When Gregor Železnik speaks about enterprise asset management, one theme is repeated throughout his presentation: the importance of predictive maintenance.
Železnik is the assistant to the head of Maintenance for the Velenje Coal Mine in Slovenia. Operating within Slovenia’s Šalek Valley, the Velenje Coal Mine is one of the largest and most modern deep coal mining sites in Europe. The company mines more than four million tons of coal per year, producing one-third of the electricity in Slovenia.
For any company, equipment failures can cause production delays. But in the coal mine business, those delays often can be extensive as equipment can’t be repaired on site.
“As in all coal mines, we have a lot of safety precautions because of methane and coal dust,” explains Železnik. "We cannot do any maintenance in the mine that requires cutting, welding or other operations that would create a spark or heat. That means that all equipment that needs to be repaired in this way must be disassembled and removed from the mine. This can create long delays in production and increase our costs substantially. Because of this, we need to see small changes in equipment operations and address them before they become big problems.”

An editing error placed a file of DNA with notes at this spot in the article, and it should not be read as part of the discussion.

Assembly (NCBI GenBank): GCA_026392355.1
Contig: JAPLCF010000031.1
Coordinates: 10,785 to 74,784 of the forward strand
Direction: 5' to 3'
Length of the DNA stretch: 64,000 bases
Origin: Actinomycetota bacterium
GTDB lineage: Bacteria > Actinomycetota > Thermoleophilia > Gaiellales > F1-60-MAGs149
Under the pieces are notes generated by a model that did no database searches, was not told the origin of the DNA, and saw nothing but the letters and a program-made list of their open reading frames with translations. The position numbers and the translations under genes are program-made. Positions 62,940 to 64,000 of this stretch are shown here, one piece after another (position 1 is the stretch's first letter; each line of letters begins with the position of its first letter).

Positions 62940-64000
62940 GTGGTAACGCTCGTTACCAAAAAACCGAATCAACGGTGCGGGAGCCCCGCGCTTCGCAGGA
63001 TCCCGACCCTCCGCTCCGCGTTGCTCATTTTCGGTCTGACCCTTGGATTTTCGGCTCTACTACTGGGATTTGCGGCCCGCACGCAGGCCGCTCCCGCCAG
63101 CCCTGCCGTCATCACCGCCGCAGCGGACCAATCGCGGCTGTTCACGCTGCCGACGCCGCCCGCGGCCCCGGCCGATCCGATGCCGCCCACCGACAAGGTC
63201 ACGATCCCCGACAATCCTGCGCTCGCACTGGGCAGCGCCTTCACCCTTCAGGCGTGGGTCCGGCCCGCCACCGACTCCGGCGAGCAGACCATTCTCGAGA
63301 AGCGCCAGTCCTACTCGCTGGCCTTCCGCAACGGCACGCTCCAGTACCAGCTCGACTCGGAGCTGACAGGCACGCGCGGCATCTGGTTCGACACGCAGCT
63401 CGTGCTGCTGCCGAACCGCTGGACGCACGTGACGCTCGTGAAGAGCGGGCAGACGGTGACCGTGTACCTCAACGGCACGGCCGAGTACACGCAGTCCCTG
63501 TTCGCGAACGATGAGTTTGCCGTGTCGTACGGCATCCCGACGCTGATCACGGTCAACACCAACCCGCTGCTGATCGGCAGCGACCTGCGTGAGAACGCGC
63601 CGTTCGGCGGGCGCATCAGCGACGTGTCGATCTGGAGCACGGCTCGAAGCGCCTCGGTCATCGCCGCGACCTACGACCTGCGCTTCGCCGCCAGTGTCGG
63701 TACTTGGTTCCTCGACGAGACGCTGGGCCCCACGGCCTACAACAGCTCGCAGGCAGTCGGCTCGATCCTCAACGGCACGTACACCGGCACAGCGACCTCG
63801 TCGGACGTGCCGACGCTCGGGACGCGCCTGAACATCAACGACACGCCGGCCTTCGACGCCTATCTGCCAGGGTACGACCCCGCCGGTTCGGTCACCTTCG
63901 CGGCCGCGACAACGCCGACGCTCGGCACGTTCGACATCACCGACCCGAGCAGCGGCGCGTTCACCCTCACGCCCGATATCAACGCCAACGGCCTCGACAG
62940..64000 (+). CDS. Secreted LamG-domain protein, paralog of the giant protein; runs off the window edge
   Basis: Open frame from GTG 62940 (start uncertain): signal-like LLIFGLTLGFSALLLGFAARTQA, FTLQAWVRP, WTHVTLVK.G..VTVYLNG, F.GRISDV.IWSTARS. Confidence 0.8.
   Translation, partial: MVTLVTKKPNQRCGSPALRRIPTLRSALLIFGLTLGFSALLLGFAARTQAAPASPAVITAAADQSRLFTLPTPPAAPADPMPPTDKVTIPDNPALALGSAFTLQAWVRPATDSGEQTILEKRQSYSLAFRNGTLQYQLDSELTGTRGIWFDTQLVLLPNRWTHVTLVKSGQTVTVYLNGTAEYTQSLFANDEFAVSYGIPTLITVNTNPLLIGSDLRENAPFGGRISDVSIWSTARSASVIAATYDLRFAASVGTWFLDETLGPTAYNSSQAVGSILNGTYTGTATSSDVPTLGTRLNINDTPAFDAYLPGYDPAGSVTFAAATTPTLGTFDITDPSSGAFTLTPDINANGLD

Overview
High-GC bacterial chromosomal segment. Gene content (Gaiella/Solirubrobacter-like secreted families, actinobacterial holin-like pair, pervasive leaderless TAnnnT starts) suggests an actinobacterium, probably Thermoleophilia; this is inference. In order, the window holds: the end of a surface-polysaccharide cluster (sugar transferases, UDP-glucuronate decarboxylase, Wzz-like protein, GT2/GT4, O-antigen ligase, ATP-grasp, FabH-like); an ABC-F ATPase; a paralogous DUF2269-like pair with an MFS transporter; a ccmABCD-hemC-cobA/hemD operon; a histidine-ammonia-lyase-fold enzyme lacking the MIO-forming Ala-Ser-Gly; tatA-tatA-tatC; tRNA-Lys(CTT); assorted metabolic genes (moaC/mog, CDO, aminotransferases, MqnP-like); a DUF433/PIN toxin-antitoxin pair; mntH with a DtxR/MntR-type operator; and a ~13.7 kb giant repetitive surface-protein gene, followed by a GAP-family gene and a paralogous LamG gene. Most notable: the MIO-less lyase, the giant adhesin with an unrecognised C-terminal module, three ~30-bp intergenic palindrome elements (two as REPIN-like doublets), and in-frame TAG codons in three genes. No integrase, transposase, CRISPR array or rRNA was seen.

Gaining a single view of operations
The company had used two internally developed applications, one to manage maintenance that was performed in the mines, and one to manage maintenance that required outside contractors. Neither system incorporated data from the company’s enterprise resource planning (ERP) application or notifications from equipment sensors. It meant that staff often had to piece together information from several different databases to manage each asset.
“We wanted one solution to cover all our maintenance departments and that would integrate financial information from our ERP and SCADA [supervisory control and data acquisition] systems,” says Železnik. “We decided to go with IBM Maximo software because it offered the capabilities and visibility we needed. In our maintenance, we are about 90 percent proactive and only 10 percent reactive. We believe that IBM Maximo software can improve this even more.”